By Monique Simpson | Speech Pathologist and Autism Specialist
As featured in Issue 01 of Autism World Magazine
A child with autism may have an unflinching ability to be able to maintain attention on a task that is motivating to them, like chatting about fire engines, repetitively turning taps on or off or perhaps lining up their favourite Thomas the Tank engines. However when asked to attend to an activity that doesn’t ‘tickle their fancy’, like labelling or matching some picture cards or building something with blocks, their attention may be very fleeting.
A study carried out by Garretson, Fein and Waterhouse in 1990 suggested that;
“autistic children’s difficulties in sustaining attention on imposed tasks may be attributable partly to a developmental delay and partly to the motivational contingencies of a task rather than to a primary impairment in the ability to sustain attention”.
I couldn’t agree more! Working with a child’s motivations and respecting and building upon their ideas are valuable tips to remember when improving attention span.
From my clinical experience here are three other critical points you should consider when working on increasing attention span:
1) Help the child be in a calm and organised state for attending
A child will have next to no chance of sustaining attention on a task if they are too over or under stimulated. For example a child who seeks an excessive amount of movement will be challenged if expected to sit down at the table to eat for an extended period of time. Giving the child opportunities before mealtime to maybe ride their bike or jump on the trampoline etc, will help organise their nervous system to enable them to respond appropriately to a more sedentary task. Understanding the unique Sensory Processing style of a child is a necessary part of intervention.
2) Consider how appropriate the environment is for attending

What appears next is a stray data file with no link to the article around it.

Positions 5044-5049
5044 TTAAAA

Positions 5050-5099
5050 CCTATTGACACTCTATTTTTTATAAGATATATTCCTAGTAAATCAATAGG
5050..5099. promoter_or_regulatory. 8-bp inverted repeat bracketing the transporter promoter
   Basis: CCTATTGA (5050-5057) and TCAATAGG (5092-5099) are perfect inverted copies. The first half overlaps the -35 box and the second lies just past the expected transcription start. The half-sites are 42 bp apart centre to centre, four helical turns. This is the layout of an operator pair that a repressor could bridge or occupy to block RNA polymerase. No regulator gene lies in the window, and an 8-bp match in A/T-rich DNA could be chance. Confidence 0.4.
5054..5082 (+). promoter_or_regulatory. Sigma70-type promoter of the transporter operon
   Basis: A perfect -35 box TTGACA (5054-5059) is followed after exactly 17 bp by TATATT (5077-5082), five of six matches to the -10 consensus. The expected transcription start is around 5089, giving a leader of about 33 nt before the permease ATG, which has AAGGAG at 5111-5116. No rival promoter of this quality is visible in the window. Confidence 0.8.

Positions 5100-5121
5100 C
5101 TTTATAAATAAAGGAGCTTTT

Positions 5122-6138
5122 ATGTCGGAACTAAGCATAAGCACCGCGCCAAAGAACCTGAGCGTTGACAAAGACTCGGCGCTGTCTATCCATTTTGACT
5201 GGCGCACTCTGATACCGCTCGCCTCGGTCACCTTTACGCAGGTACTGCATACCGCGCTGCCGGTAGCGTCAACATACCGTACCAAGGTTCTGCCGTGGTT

A child’s ability to attend for longer periods of time in a simple environment, like an uncluttered room, is often much more attainable than a noisy, overstimulating place like a classroom. Therefore our expectations for attention span need to be adjusted depending upon how dynamic a situation is. If too much stimulation is getting in the way of a child focussing then some consideration needs to be given to preparing the environment so that it is more suitable for effective learning. I recently carried out a therapy session with a family on their enclosed trampoline, rather than in a room of their house. My client loved this space and felt very safe and secure in it. It was a “just right” location for her to really be able to attend for longer periods of time without distraction.
3) Build the child’s desire to interact and learn from others
A child will stay attentive for longer if they are enjoying the value that another person is adding to the activity (e.g. reading, eating, playing, bathing, etc). A good quality interaction will hold a child’s attention for longer because they want to share attention, they are enjoying the emotional connection, they have a desire to interact and communicate their ideas. These types of interactions will eventually lead to the child wanting to learn more from others.
So in a nutshell if we want to build a child’s attention span it is important to consider the child’s motivations, respecting and building upon their ideas, achieving a calm and organised state, considering their environment and building the child’s desire to interact and learn from others… and of course try to be patient!
What’s Working for You?
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